A brief Introductory Tutorial on Computational Social Choice

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A Brief Introductory Tutorial on Computational Social Choice

  • Vincent Conitzer


  • 1. Introduction to voting theory
  • 2. Hard-to-compute rules
  • 3. Using computational hardness to prevent manipulation and other undesirable behavior in elections
  • 4. Selected topics (time permitting)

Introduction to voting theory

Voting over alternatives

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  • voting rule (mechanism) determines winner based on votes
  • Can vote over other things too
    • Where to go for dinner tonight, other joint plans, …

Voting (rank aggregation)

  • Set of m candidates (aka. alternatives, outcomes)
  • n voters; each voter ranks all the candidates
    • E.g., for set of candidates {a, b, c, d}, one possible vote is b > a > d > c
    • Submitted ranking is called a vote
  • A voting rule takes as input a vector of votes (submitted by the voters), and as output produces either:
    • the winning candidate, or
    • an aggregate ranking of all candidates
  • Can vote over just about anything
    • political representatives, award nominees, where to go for dinner tonight, joint plans, allocations of tasks/resources, …
    • Also can consider other applications: e.g., aggregating search engines’ rankings into a single ranking

Example voting rules

  • Scoring rules are defined by a vector (a1, a2, …, am); being ranked ith in a vote gives the candidate ai points
    • Plurality is defined by (1, 0, 0, …, 0) (winner is candidate that is ranked first most often)
    • Veto (or anti-plurality) is defined by (1, 1, …, 1, 0) (winner is candidate that is ranked last the least often)
    • Borda is defined by (m-1, m-2, …, 0)
  • Plurality with (2-candidate) runoff: top two candidates in terms of plurality score proceed to runoff; whichever is ranked higher than the other by more voters, wins
  • Single Transferable Vote (STV, aka. Instant Runoff): candidate with lowest plurality score drops out; if you voted for that candidate, your vote transfers to the next (live) candidate on your list; repeat until one candidate remains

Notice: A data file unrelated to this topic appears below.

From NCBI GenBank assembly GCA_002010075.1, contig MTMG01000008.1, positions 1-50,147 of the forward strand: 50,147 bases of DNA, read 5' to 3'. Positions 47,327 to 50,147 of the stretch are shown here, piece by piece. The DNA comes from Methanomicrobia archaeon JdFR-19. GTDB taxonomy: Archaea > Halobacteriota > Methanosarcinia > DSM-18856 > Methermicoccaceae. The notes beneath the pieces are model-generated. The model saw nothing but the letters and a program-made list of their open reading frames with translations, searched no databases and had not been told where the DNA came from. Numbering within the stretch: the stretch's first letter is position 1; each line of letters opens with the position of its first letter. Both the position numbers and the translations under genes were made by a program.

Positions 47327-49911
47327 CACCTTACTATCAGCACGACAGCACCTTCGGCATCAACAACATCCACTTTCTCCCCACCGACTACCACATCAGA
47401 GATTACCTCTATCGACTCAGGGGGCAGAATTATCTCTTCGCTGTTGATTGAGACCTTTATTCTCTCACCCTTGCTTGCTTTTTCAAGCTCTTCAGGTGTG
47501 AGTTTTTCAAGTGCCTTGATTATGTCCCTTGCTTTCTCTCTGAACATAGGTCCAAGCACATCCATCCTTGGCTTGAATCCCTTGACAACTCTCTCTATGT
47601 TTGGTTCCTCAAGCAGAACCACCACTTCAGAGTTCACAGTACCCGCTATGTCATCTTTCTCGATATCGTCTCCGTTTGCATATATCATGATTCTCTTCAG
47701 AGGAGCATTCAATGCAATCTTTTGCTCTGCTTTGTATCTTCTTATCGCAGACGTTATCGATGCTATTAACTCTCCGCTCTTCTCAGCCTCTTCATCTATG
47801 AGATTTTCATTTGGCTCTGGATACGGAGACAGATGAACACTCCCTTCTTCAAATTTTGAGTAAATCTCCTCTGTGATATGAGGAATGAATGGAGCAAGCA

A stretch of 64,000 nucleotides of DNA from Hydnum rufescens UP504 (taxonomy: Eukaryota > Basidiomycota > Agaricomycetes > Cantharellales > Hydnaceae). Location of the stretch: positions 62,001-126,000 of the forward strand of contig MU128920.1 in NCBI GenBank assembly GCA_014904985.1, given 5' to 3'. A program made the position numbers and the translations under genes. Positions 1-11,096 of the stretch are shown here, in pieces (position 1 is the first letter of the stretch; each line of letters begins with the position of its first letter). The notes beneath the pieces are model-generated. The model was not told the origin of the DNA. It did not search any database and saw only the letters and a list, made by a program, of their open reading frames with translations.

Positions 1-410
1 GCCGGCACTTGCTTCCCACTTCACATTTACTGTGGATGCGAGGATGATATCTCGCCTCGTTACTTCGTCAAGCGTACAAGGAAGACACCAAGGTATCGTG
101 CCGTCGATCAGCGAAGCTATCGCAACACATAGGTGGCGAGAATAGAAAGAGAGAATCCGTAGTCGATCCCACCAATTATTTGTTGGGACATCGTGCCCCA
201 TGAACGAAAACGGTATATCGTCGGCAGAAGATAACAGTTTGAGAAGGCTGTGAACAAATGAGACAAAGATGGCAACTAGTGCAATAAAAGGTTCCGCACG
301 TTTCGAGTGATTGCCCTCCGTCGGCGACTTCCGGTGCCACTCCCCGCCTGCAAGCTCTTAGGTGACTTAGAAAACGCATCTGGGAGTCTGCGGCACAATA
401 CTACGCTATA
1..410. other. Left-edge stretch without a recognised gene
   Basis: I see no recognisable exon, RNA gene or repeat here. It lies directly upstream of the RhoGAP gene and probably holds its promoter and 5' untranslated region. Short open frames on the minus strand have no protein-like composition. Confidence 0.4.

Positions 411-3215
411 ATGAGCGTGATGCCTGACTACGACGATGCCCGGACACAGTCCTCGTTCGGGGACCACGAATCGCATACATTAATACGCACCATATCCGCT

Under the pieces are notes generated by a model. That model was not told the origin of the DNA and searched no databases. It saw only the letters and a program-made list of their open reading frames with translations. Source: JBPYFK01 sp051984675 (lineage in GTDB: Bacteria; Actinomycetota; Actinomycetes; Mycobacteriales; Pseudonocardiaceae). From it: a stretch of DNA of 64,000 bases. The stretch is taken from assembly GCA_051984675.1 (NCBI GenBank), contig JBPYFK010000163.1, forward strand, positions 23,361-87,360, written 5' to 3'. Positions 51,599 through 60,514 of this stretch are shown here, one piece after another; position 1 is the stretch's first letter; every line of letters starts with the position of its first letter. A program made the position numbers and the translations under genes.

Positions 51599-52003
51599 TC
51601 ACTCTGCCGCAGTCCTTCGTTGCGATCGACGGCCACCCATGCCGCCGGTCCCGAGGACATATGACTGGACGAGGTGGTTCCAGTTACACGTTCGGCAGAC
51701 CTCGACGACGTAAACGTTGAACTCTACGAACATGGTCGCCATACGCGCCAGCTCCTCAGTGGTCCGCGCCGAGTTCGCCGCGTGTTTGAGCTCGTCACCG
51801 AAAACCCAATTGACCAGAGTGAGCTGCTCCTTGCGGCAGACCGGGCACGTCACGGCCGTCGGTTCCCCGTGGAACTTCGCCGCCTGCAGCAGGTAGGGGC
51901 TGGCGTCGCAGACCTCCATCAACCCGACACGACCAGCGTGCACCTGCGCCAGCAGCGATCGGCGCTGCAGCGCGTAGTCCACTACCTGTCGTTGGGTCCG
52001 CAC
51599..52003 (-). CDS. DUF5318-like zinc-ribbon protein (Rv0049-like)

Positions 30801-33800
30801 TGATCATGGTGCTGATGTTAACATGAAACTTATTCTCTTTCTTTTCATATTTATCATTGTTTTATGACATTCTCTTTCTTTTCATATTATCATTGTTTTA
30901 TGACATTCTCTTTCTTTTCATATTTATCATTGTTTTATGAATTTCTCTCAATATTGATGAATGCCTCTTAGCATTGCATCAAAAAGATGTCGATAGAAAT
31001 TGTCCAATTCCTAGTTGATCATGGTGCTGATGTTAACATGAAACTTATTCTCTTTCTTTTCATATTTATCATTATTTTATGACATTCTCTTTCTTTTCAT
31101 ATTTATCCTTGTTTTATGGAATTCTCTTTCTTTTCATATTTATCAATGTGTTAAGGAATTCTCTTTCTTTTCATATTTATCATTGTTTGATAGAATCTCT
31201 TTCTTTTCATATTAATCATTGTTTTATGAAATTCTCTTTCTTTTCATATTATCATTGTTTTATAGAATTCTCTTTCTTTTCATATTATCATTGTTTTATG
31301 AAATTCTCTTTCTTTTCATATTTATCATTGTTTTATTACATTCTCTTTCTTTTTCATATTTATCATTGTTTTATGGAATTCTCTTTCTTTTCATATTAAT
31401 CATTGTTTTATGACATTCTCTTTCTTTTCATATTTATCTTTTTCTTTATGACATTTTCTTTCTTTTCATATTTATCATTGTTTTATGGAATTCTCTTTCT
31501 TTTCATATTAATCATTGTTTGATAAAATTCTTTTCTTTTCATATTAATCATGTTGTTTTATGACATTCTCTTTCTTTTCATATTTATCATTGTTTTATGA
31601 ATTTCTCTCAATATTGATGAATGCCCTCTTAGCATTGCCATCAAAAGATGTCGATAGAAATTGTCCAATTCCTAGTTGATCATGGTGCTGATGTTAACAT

• Similar runoffs can be defined for rules other than plurality

Pairwise elections

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  • two votes prefer Obama to McCain
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  • two votes prefer Obama to Nader
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  • two votes prefer Nader to McCain
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Condorcet cycles

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  • two votes prefer McCain to Obama
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  • two votes prefer Obama to Nader
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  • two votes prefer Nader to McCain
  • ?
  • “weird” preferences

Voting rules based on pairwise elections

  • Copeland: candidate gets two points for each pairwise election it wins, one point for each pairwise election it ties
  • Maximin (aka. Simpson): candidate whose worst pairwise result is the best wins
  • Slater: create an overall ranking of the candidates that is inconsistent with as few pairwise elections as possible
    • NP-hard!
  • Cup/pairwise elimination: pair candidates, losers of pairwise elections drop out, repeat
  • Ranked pairs (Tideman): look for largest pairwise defeat, lock in that pairwise comparison, then the next-largest one, etc., unless it creates a cycle

Even more voting rules…

  • Kemeny: create an overall ranking of the candidates that has as few disagreements as possible (where a disagreement is with a vote on a pair of candidates)
    • NP-hard!
  • Bucklin: start with k=1 and increase k gradually until some candidate is among the top k candidates in more than half the votes; that candidate wins
  • Approval (not a ranking-based rule): every voter labels each candidate as approved or disapproved, candidate with the most approvals wins

Condorcet criterion

  • A candidate is the Condorcet winner if it wins all of its pairwise elections
  • Does not always exist…
  • … but the Condorcet criterion says that if it does exist, it should win
  • Many rules do not satisfy this
  • E.g. for plurality:
    • b > a > c > d
    • c > a > b > d
    • d > a > b > c
  • a is the Condorcet winner, but it does not win under plurality

One more voting rule…

  • Dodgson: candidate wins that can be made Condorcet winner with fewest swaps of adjacent alternatives in votes
    • NP-hard!

Choosing a rule…

  • How do we choose a rule from all of these rules?
  • How do we know that there does not exist another, “perfect” rule?
  • Axiomatic approach